As a white person I’ve always felt that there is a presumed and unspoken contract between white people that requires that we support each other in times of racial tension. I feel like when people of color are wrongly incarcerated or brutalized that I am expected to vehemently deny the reality of these events and do all I can to discredit conversations about racism or privilege in order to protect the status quo. It’s almost as if the white community, as a whole, is victim to the self-attribution bias that makes creating justifications for racial violence so easy. When a white person commits a crime it’s never because of race it’s always because he or she is “crazy,” the crime is not reflective of any deep rooted issues within our community. But when a person of color commits a crime it’s because he or she is innately violent or uncooperative. Similar to rape cases, the blame is immediately placed on the victim. When a news outlet or media site uses the words “racist” and “white” in the same sentence it creates an uproar; white people scream “reverse racism” until any conversation surrounding the subject is dropped. To use an analogy, it’s similar to that whole “you can make fun of your sister but no one else can” mentality. In this case, white people are allowed to fight among themselves, but the moment they are confronted by the notion of racism they are expected to band together and fight off the accusation, and if a white person stands in solidarity with the “other” group they are seen as committing the ultimate act of betrayal.
People like to think that we are less racist today because we don’t have segregated water fountains and white people aren’t screaming the “n word” willy nilly on the street; the truth, however, is that we may be even more racist than we were before. In the past, white people honestly believed they were superior to black people in a genetic sense, which is something I hope most people no longer believe in.The reason why racism still exists, in my opinion, is because white people have grown comfortable with the system that leaves people of color at a disadvantage. We don’t think we’re better than them, we simply believe that we shouldn’t have to give up any of our institutional privileges for them.
The issue is that we’re comfortable with what we have and how we live and we don’t want to do anything that may jeopardize that. We’re so comfortable that we are willing to systematically oppress another group of people, who we know should have access to these things because it makes things easier for us. But because “racism” is an ugly term and we like to convince ourselves that we’re moral, we desperately try to pretend as if we’re willing to take the necessary steps to achieve equality, and when a white person tries to acknowledge the truth of the situation we lash out and call him or her a traitor. We hate the idea of a self-loathing privileged person ruining things for everyone else; we think “if he doesn’t want privilege then that’s his deal, but why does he have to ruin it for the rest of us?”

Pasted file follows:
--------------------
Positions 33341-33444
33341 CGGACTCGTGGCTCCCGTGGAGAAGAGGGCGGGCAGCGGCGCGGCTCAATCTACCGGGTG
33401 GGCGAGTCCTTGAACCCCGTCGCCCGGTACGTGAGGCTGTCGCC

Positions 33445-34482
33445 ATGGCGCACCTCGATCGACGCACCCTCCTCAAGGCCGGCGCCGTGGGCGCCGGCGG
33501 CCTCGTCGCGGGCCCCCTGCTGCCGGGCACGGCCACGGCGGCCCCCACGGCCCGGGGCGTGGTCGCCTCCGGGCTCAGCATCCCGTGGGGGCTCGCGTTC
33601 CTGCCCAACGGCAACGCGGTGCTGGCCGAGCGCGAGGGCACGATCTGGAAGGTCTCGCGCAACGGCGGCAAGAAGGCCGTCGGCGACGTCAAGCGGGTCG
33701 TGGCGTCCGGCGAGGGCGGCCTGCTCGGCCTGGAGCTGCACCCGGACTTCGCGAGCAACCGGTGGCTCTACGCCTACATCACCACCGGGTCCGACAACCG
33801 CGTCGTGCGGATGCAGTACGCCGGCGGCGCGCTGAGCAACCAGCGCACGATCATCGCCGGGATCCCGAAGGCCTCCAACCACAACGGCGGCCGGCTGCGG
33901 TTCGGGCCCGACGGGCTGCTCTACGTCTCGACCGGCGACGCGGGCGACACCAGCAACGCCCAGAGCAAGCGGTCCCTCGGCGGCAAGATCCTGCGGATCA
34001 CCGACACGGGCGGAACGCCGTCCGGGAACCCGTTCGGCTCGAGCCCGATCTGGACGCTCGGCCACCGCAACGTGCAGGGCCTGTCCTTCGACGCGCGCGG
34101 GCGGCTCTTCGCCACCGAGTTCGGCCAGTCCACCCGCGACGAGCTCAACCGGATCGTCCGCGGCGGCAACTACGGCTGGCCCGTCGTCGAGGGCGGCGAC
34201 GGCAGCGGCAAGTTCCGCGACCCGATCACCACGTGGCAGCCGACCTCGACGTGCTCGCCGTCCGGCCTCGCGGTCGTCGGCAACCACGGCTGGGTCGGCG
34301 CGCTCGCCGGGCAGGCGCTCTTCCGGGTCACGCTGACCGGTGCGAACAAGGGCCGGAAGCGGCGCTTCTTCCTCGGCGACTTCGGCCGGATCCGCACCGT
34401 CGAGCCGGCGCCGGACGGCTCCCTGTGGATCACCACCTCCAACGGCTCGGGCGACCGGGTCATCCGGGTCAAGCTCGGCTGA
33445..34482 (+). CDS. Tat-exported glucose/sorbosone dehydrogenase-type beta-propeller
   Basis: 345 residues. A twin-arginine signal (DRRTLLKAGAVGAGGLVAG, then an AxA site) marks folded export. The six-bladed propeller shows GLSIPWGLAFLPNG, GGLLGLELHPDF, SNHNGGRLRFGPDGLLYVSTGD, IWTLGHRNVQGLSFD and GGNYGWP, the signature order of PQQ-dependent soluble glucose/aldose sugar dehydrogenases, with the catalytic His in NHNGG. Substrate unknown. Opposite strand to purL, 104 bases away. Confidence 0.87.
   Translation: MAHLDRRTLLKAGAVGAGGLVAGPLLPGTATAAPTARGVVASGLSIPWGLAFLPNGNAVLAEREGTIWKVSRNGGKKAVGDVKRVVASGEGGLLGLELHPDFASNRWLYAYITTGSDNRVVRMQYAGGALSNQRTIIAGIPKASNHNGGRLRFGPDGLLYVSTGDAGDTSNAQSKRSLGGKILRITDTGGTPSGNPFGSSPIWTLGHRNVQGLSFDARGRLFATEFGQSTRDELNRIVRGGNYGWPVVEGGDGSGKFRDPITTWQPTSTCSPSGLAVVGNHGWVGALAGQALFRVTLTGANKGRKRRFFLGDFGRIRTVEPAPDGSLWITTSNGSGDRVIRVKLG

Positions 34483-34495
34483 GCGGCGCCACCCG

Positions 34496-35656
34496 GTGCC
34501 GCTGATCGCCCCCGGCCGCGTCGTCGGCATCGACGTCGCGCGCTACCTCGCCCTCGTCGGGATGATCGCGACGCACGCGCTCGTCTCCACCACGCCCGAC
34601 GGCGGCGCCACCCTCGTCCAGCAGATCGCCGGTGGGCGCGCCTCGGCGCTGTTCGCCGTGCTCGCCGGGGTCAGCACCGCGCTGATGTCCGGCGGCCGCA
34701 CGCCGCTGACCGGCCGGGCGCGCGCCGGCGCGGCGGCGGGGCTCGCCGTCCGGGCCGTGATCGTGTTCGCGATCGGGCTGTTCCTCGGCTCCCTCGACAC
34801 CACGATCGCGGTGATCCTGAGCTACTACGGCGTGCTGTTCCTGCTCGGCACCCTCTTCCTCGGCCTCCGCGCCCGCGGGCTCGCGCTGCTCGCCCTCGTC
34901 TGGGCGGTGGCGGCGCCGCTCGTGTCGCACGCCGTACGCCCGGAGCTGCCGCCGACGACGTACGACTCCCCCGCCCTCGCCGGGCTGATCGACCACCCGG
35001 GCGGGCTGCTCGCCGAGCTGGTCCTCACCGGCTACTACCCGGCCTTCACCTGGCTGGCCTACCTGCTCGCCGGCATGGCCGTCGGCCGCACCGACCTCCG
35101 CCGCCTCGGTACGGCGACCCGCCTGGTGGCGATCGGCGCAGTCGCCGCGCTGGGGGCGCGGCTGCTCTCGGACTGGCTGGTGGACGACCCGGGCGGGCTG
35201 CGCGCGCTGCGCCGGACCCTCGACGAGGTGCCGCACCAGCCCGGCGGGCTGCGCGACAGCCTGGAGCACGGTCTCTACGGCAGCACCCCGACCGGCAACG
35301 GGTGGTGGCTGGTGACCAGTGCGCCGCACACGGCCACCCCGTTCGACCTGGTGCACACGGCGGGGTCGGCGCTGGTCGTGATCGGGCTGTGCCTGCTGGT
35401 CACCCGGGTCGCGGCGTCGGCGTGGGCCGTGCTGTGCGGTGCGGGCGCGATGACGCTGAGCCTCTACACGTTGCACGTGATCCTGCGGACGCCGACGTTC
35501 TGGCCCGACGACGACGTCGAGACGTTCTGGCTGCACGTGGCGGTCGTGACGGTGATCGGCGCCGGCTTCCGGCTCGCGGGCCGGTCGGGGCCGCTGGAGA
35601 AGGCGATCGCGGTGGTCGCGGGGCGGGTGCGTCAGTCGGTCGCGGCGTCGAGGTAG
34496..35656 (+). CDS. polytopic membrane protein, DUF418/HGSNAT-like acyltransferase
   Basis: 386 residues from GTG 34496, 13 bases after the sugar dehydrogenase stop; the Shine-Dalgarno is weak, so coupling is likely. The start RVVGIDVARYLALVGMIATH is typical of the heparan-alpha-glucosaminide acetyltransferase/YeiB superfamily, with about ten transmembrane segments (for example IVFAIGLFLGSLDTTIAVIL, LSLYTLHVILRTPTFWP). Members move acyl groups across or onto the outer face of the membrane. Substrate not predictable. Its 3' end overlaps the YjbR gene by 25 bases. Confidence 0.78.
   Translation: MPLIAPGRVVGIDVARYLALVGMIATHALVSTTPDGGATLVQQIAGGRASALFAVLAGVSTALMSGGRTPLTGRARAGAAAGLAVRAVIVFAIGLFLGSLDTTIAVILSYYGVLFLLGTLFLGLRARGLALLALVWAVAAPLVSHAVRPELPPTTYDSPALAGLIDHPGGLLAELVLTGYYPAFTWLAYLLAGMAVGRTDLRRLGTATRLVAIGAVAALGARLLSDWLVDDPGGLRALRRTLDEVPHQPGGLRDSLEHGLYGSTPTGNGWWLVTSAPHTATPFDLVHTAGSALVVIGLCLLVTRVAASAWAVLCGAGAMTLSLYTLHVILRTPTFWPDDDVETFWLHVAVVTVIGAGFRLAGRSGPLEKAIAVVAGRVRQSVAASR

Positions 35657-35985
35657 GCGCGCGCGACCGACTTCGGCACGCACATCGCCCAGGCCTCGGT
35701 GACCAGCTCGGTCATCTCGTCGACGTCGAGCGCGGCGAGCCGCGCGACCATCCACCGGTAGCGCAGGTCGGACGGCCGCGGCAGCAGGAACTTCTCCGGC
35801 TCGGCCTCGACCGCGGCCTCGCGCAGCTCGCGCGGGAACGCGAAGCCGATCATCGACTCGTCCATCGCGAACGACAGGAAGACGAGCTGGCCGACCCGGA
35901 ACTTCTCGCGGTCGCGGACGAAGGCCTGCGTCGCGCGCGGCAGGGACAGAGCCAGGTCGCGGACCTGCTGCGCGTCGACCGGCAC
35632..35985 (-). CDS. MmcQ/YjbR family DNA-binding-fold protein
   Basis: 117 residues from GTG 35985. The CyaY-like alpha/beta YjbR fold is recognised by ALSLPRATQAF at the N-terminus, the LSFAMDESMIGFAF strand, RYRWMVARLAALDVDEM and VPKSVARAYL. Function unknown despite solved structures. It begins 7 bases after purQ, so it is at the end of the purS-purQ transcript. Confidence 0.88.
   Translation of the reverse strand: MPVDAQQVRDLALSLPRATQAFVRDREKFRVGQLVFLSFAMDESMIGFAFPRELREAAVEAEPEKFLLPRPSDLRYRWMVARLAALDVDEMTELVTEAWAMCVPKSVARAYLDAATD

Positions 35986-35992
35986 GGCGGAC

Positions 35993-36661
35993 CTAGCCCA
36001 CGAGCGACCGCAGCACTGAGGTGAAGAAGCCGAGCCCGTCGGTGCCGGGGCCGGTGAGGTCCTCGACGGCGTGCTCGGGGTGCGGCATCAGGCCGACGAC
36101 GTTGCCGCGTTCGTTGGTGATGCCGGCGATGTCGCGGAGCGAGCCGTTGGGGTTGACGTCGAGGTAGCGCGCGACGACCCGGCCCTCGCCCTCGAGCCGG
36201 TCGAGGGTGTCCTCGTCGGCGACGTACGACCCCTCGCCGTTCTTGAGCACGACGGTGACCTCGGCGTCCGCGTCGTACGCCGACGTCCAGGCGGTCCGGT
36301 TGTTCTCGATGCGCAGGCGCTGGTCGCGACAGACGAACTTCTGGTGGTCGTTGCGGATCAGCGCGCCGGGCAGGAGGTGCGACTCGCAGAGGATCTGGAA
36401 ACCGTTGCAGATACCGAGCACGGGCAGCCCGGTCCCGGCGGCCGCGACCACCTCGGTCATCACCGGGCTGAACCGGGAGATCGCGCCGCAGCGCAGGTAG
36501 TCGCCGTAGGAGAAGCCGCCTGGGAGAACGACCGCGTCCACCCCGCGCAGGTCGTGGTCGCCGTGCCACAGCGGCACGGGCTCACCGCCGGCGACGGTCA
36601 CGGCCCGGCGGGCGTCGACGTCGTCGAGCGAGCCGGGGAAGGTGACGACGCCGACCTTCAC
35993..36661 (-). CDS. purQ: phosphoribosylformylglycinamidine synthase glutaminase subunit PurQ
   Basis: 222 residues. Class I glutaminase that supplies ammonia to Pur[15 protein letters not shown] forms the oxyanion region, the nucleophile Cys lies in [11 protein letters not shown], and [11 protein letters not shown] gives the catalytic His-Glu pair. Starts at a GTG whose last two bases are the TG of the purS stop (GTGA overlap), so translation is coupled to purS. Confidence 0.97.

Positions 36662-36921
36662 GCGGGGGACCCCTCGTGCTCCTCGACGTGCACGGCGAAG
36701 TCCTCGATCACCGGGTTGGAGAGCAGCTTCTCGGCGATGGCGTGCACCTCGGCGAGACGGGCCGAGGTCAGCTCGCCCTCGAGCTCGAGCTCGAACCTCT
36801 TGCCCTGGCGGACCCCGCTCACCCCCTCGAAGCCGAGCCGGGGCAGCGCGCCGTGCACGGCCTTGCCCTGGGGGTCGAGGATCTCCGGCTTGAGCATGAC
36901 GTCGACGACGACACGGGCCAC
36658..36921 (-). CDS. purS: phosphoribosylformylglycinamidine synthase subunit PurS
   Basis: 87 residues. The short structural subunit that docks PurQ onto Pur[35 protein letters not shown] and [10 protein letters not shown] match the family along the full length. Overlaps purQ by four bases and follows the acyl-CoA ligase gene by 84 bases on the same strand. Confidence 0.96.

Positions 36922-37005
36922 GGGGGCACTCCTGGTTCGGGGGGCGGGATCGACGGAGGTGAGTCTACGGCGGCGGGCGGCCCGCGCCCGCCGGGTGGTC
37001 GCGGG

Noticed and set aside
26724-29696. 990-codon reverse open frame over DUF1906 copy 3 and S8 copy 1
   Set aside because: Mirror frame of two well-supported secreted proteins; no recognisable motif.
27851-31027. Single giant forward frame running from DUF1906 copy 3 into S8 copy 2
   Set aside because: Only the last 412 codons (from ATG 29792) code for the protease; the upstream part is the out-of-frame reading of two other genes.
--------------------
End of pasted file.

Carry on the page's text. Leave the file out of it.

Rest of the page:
The only way we can make things is better is if we consciously reject this unspoken contract and brotherhood. We have to look into our hearts and ask ourselves if we are doing what is right or if we are simply doing what is easy. We have to acknowledge our privileges and the reality of our own institutions and then reject the notion that privilege is a zero sum game. If we’re truly afraid that there aren’t enough resources available we have to remind ourselves that the issue at hand really isn’t race but rather our own institutions. If a country can’t provide for all of its people that is not the fault of its citizens, but of the institutions in place.
As a white person, we should try to combat racism from within our own community by calling it out when we see it. And I’ll be honest-calling out another white person is SUPER uncomfortable. You will feel like a hypocrite, you will feel like an asshole, and you will probably wonder if confronting him or her was even worth it, just know that it is worth it. Silence is complacency and complacency is agreement with and acceptance of the things going on around you.
There will also be times when you will see a person of color attack your misguided friend or family member on Facebook and you will most likely feel the need to defend your friend against this person. Instead of doing that, try to add a comment that bridges the two sides to promote dialogue and understanding. No one is expecting you to become a self-loathing white person who spends his or her days attacking other white people, but if you sit silently and watch people spout ignorant bullshit without doing anything, you are being complacent. There are ways to get people to think differently that don’t involve embarrassing or insulting them; you can affect change without being an asshole, but only if you realize that there are no strings that come with being born into a certain racial group. There is no secret brotherhood of white people; you won’t get a free t-shirt if you defend Barry’s whole “calling all white people racist is racist” Facebook post. You may get a comment deleted, you may even get defriended, but that’s really the worst of it, and being able to go to bed knowing you may have been a little less actively racist today than you were yesterday is worth way more than feeling guilty over bruising another white person’s ego.